Fish scales can be removed easily, if the fish is put for several seconds in boiling water. Cut off the fins with scissors. The cleaned fish is cut through along the length of its abdomen—up to its gills. You have to remove the bowels very carefully, lest the gall and intestines burst. If you have chosen a carp, remove the "pearl button" or the "bitter bone" as it is called in some parts of Bulgaria. This is a little bone on top of the carp's head, where the latter connects with the body. If you leave it, the meal will have a bitter taste. Do not steep the cleaned fish in water—just wash it under running water. Then dry it in a clean cloth and sprinkle it on the outside and the inside with some lemon juice mixed with water. Let it season for at least an hour. Then it will be ready to cook. Another way of seasoning the fish is to let it stay for half an hour in watered down vinegar. The traditional Bulgarian substance, used in such cases, is "trigiya"—the solid residue of wine scrapped from cask walls; it is dried and kept in a cloth pouch. Salt the fish immediately before cooking it. In older times not only fresh but also salted carps were used for St. Nicholas' Day dishes; the salted carp was steeped in water mixed with hayseed. Thus steeped, it loses the salt and has the taste of fresh fish.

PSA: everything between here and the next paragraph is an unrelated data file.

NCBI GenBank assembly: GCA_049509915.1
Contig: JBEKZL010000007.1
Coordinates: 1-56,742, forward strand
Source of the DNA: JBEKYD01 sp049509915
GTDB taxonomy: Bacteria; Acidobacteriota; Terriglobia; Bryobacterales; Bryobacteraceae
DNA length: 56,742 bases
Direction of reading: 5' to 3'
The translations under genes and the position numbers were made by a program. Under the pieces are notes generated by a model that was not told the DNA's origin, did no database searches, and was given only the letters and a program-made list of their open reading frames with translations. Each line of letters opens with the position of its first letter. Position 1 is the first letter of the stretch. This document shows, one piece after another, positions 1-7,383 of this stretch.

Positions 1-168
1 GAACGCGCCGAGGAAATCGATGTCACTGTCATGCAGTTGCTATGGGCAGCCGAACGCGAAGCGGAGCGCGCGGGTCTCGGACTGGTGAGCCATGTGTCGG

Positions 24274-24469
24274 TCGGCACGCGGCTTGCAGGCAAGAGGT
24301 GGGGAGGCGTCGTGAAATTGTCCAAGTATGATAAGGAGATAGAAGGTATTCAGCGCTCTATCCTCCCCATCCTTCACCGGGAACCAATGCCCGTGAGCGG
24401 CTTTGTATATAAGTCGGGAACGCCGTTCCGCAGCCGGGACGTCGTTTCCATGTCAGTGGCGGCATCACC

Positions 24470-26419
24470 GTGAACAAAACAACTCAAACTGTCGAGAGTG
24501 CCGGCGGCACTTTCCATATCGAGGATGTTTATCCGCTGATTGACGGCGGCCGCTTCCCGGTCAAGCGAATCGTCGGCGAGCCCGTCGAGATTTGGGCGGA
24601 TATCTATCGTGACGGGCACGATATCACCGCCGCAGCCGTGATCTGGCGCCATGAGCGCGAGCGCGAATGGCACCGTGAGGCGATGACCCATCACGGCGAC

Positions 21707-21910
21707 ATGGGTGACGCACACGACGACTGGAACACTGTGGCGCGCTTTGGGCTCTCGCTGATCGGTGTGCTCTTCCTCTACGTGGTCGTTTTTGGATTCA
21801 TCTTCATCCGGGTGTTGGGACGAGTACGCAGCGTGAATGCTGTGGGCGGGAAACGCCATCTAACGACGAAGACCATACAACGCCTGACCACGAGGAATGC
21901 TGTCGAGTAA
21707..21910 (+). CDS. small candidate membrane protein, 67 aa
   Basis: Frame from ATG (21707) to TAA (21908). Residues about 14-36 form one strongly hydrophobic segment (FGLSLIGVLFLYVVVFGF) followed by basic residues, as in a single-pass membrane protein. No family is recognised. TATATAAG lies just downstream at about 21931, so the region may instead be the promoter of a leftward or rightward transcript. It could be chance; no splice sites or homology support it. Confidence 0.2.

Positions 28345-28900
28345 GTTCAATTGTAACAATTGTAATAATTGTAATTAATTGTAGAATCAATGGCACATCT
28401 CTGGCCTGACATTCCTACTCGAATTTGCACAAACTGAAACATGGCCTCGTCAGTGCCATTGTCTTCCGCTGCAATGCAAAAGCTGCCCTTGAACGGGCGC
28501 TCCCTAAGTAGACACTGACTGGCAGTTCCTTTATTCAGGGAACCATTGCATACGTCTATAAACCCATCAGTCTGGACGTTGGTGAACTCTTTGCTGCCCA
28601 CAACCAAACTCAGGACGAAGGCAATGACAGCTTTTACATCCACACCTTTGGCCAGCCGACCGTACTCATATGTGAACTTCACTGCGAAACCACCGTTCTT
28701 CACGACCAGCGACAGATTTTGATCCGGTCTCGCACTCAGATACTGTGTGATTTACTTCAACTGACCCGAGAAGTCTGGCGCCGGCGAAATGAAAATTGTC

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So, now that you know the Saint Nicholas' Day tradition in Bulgaria and the main cooking techniques to prepare the fish, it is time to begin making the traditional ribnik. Here are two recipes—one from the Plovdiv region, and the other—from the region of Rousse.

Ribnik in the Plovdiv Style

1 carp fish, about 1 kg (2 lbs 4 oz) or sheatfish, blue-fish or other large fish
cleaned, washed, wiped dry and salted inside and out
6 onions, chopped
1 green or red pepper, thinly sliced
1 tomato, peeled and finely chopped
1 cup walnuts, crushed small
1 teaspoon ground savory (or sage)
1 teaspoon of ground pepper
1 cupl of sunflower or olive oil

For the dough (or use ready made)to wrap the fish:

1 kg of flour
1-2 yeast cube (or packets)
1 spoonful of vinegar

Brown the onions, pepper and tomato. Some water may be added to stew the mixture. When the vegetables are soft, remove from heat, let cool and add walnuts, savory and pepper. Salt to taste. Stuff the carp and sew it up with a scalded thread. (Old women prefer to use red or white thread, because these colors are believed to keep evil eyes away.)

Dissolve yeast in 1½ cups lukewarm water. Add a pinch of salt and ½ tablespoon flour. Mix well and put in a warm place to rise for a 15 minutes. Put flour in a large bowl, make a 'well' to pour the yeast mixture. Sprinkle with salt and add tepid water as needed. Knead dough and divide into two parts. Roll out each part to made a thick sheet the size of the baking dish. Put one piece in an oiled baking dish, oil the top and put the stuffed carp on it. Cover the carp with the other piece. Draw the carp's head and scales on the top piece of dough. Oil it and bake the fish for two hours in a moderately hot oven.

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Ribnick in the Rousse Style

This recipe takes longer and requires greater care.

1 carp fish, about 1.5 kg